Ukuba nelayisensi yokushishina e-Fransi
These information pages can help you get started in learning about some of the laws and registration requirements that may apply to your experiences on Airbnb. These pages include summaries of some of the rules that may apply to different sorts of activities, and contain links to government resources that you may find helpful.
Please understand that these information pages are not comprehensive, and are not legal advice. If you are unsure about how local laws or this information may apply to you or your Experience, we encourage you to check with official sources or seek legal advice.
Please note that we don’t update this information in real time, so you should confirm that the laws or procedures have not changed recently.*
Could I be a business? What things should I think about if I am a business?When am I a business?
When an activity is carried out as a “habitual profession”, i.e. on a regular basis and in return for money, it may be qualified as a business or professional activity.
There are currently no specific revenue thresholds under which an activity would be considered not to be carried out as a business. It is also not relevant if a person also has a separate main employment or main professional activity which they supplement with an additional activity - that additional activity could still be considered to be carried out as a “business”.
Whether or not you will be considered to be carrying out a business will depend on your particular circumstances. Generally speaking, the following criteria tend to be taken into account to assess whether an activity is being carried out as a business :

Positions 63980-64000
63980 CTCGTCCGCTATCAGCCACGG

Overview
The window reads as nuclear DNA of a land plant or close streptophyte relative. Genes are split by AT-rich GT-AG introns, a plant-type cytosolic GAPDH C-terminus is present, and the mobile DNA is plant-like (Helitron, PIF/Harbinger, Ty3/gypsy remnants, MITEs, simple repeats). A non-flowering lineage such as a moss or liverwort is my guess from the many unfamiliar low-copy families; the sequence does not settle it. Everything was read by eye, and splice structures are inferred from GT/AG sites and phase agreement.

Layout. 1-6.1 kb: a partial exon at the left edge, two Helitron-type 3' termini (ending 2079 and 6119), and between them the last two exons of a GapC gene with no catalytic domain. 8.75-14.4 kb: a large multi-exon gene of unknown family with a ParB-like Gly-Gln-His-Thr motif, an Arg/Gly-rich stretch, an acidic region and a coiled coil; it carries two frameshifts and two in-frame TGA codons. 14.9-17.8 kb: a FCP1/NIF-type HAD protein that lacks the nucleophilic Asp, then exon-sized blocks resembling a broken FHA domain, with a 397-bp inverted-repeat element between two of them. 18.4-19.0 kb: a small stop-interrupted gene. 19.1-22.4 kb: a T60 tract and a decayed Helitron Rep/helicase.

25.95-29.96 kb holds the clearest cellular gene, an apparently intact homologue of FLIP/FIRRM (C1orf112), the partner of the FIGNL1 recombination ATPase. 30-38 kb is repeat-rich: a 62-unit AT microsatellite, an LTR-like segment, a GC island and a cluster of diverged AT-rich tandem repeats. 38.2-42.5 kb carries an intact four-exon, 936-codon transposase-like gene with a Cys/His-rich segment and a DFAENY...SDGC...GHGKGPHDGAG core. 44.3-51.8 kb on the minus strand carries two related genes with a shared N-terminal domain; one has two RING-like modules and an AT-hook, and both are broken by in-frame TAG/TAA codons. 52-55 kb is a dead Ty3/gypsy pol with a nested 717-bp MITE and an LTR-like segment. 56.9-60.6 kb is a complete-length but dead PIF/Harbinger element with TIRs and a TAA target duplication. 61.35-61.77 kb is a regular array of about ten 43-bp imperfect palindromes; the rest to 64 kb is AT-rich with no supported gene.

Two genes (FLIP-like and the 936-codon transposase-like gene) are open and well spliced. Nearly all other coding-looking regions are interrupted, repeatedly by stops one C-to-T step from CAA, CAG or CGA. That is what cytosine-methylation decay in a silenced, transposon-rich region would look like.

- the number and frequency of transactions ;
- the amounts of money at stake;
- the intention to make a profit.
- If you offer an Experience on a regular basis (e.g. weekly, bi-weekly or monthly), with the clear intention to make a profit, you are likely to be qualified as a business.
- If you offer an Experience on an irregular and/or rare basis, and the amount of money earned is limited and more or less covers your costs, it might be possible to argue that you do not qualify as a business.
If you are unsure, you can ask your local Business Procedures Center (Centre des Formalités des Entreprises, “CFE”) or can check the position with a legal advisor.
What if I am a business - what things should I be thinking about?Is there anything I need to be aware of when dealing with consumers?
You will need to comply with the French Consumer code, which requires you to provide Guests with all the information they need to know to make informed decisions about your services (main characteristics of the activity, prices, special terms conditions, etc.), in a way which is transparent and easy to understand. You can find out more here. You are also required to offer goods or provide services which are safe for your guests.Do any business registration / licensing obligations apply? Which corporate vehicle can I use?
A professional activity can be carried out either by creating a company or as an individual entrepreneur. You can find more information about the steps to consider when establishing a business here. The final stage will involve registering and obtaining the appropriate licences.Corporate vehicle